But none of that, not one tiny little bit of it, justifies even for a single second contemplating a deal that sees you give up the most valuable starting pitching commodity in baseball not named Felix Hernandez bar none full stop period end of discussion just shut up. Seriously, find me a single pitcher that's younger, that's more years away from free agency, that's cheaper, that's got better stuff, that's got better control, that's struck out more guys, that's got a lower ERA, that's got a higher winning percentage, that by any remotely reasonable measure is a better pitcher, and then maybe we can start talking about just how we might be able to replace Mark Prior if we dealt him. And, really, while you're at it, knock yourself out and try and argue that colliding with Marcus Giles and taking Brad Hawpe line drives to the elbow are chronic conditions.
If Tejada was 4 years younger, I'd do it, but otherwise enjoy watching Prior carve up the American League, while we wonder what could have been. Seeing Tejada in a Cubs uniform pretty much tops my Christmas list (besides World Peace, winning the lottery and something involving supermodels). But I don't want to lose Mark Prior to get him (or Big Z for that matter). I know some folks are down on Prior a bit, but this guy is going to be one of the best pitchers in baseball over the next 10-15 years, I have little doubt about it. I just can't imagine the voodoo hex that he's been plagued by the last 3 years will last.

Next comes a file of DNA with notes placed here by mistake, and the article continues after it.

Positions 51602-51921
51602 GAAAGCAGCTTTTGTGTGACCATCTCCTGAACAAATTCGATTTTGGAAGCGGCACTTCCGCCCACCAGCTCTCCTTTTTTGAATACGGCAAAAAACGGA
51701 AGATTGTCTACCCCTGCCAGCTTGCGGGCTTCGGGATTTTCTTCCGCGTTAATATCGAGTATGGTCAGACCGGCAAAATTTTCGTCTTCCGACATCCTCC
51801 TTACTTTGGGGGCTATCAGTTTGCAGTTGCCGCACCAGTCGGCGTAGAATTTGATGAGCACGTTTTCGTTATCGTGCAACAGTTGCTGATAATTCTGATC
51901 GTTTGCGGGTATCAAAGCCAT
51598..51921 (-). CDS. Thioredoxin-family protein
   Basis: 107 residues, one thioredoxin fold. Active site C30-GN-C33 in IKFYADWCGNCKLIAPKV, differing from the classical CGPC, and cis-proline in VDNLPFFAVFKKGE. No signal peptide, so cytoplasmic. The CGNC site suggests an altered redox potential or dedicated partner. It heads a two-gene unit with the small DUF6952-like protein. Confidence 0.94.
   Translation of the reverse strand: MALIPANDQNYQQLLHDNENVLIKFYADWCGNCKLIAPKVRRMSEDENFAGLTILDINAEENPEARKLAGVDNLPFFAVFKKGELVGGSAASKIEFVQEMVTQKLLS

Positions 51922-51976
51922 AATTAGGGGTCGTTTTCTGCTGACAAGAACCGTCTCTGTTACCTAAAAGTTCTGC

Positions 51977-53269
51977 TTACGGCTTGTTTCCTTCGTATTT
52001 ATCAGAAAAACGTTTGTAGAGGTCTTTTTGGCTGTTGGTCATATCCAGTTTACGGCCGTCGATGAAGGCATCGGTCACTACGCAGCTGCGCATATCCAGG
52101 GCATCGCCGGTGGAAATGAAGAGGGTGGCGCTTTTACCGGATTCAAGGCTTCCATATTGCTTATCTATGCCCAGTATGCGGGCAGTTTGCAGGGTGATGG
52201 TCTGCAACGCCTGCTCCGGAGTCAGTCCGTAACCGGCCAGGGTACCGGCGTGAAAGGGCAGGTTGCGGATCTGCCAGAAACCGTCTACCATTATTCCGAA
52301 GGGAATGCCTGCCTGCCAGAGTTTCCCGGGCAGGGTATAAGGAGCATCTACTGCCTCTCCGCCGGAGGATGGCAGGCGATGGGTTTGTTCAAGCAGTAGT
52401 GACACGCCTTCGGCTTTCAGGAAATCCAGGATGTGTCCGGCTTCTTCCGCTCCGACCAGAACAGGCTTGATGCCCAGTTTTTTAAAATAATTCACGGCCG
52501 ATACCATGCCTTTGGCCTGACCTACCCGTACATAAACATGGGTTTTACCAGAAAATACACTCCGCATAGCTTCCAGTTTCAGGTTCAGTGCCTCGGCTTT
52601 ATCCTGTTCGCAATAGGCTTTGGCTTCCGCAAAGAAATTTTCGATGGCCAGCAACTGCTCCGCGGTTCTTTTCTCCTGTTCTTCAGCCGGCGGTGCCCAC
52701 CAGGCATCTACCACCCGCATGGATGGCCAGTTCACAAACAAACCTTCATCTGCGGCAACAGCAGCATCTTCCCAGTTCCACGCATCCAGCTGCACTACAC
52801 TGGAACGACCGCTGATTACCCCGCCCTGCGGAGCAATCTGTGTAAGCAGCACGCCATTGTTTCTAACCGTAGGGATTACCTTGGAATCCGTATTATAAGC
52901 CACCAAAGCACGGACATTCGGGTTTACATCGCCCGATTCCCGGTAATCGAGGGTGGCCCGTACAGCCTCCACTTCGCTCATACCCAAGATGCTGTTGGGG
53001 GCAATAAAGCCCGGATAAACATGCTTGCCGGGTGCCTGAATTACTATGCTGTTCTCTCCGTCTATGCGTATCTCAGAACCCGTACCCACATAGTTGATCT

Just for thought, his #'s before and after the fateful line drive off his elbow last year:
Pre-liner: 4-1, 2.93 ERA, 9.6 K/9, 3.44 K/BB, 1.39 HR/9
Post-liner: 7-6, 4.07 ERA, 10.5 K/9, 3.07 K/BB, 1.33 HR/9
He certainly seemed to labor through those starts after the break for whatever reason and maybe he was suffering through the same issues of trying to find the correct release point on his pitches that plagued him for a good portion of 2004. But a 25 year old pitcher with a line of 41-23, 3.24 ERA, 10.55 K/9, 3.69 K/BB is absolutely filthy in my opinion. And I understand that you have to give up something to get something, but that something we give up, should not be Mark Prior. He's just too special of a talent to part with in my opinion, along with a pretty good track record already, one that I fully expect to get a lot better.
Plus what the hell am I suppose to do with my #22 Prior jersey?
I think the question is asked from a faulty premise. There are three scenarios where it would be reasonable to trade Prior. First, if we weren't confident of his long term health. But if we had good reason to lack confidence in his long-term health, we wouldn't be able to spin Prior for someone of Tejada's quality in return, anyway. Second, if we had good evidence indicating Prior will not seriously entertain the Cubs' attempts at re-signing him when he becomes a free agent and management believes that we will be contending for a pennant between now and then. I see no evidence of this, yet. Third, if we could expect equal offensive value in exchange for a fully healthy and happy Prior. There are three, maybe four names that I think would be of equal value in that scenario: A-Rod (with the Yankees balancing out the salary difference), Pujols (who won't be traded) Cabrera (who won't be traded in the next couple years) and maybe Dunn (who won't be traded in the next couple years).